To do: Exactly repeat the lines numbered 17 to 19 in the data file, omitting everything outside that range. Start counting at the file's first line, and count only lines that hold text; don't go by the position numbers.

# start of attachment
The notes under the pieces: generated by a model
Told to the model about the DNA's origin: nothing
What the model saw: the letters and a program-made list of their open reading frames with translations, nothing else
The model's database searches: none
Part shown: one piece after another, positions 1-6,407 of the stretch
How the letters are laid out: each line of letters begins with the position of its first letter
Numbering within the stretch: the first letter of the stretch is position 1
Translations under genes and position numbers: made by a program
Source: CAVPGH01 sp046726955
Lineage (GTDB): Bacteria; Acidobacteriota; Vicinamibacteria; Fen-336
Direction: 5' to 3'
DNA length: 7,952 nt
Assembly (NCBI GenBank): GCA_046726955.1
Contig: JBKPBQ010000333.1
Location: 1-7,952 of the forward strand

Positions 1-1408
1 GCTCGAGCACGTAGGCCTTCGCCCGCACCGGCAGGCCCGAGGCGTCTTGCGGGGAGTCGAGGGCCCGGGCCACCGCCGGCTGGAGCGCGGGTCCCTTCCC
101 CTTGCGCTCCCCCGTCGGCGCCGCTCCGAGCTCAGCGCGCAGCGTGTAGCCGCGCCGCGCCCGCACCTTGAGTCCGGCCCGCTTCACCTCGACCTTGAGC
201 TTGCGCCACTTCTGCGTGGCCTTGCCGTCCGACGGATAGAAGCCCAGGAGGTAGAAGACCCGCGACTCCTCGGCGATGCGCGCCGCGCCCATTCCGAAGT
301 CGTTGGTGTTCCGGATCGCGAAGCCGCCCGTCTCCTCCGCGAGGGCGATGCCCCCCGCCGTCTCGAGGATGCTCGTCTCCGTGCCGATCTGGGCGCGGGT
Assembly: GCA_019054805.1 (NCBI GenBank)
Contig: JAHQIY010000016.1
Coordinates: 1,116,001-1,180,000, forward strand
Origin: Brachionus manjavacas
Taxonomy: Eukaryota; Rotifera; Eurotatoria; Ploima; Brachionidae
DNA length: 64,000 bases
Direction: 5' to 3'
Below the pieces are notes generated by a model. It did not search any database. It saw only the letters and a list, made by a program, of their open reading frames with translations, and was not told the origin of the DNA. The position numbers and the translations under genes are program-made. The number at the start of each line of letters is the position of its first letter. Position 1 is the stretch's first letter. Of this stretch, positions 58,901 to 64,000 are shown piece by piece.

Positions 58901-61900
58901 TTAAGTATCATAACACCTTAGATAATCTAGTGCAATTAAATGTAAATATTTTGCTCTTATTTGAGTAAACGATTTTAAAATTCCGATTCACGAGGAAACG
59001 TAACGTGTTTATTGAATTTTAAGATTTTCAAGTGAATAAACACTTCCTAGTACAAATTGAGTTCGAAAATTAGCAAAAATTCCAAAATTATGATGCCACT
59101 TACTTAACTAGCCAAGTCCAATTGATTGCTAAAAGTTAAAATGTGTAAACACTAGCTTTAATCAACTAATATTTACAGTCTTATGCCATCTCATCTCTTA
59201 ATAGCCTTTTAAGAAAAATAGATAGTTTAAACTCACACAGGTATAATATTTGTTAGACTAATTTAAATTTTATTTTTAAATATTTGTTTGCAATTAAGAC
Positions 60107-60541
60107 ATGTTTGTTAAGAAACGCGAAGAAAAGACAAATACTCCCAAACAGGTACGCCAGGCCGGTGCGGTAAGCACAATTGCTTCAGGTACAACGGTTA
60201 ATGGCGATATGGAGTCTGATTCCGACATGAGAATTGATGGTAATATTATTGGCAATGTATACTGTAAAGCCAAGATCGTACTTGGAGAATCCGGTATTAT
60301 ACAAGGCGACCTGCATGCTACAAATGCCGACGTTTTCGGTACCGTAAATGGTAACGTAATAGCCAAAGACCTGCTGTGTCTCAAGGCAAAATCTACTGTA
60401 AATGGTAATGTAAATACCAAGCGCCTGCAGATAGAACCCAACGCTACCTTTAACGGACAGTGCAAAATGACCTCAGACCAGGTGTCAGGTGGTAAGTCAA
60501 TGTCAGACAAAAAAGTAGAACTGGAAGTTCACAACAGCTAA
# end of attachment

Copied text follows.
1 GCTCGAGCACGTAGGCCTTCGCCCGCACCGGCAGGCCCGAGGCGTCTTGCGGGGAGTCGAGGGCCCGGGCCACCGCCGGCTGGAGCGCGGGTCCCTTCCC
101 CTTGCGCTCCCCCGTCGGCGCCGCTCCGAGCTCAGCGCGCAGCGTGTAGCCGCGCCGCGCCCGCACCTTGAGTCCGGCCCGCTTCACCTCGACCTTGAGC
201 TTGCGCCACTTCTGCGTGGCCTTGCCGTCCGACGGATAGAAGCCCAGGAGGTAGAAGACCCGCGACTCCTCGGCGATGCGCGCCGCGCCCATTCCGAAGT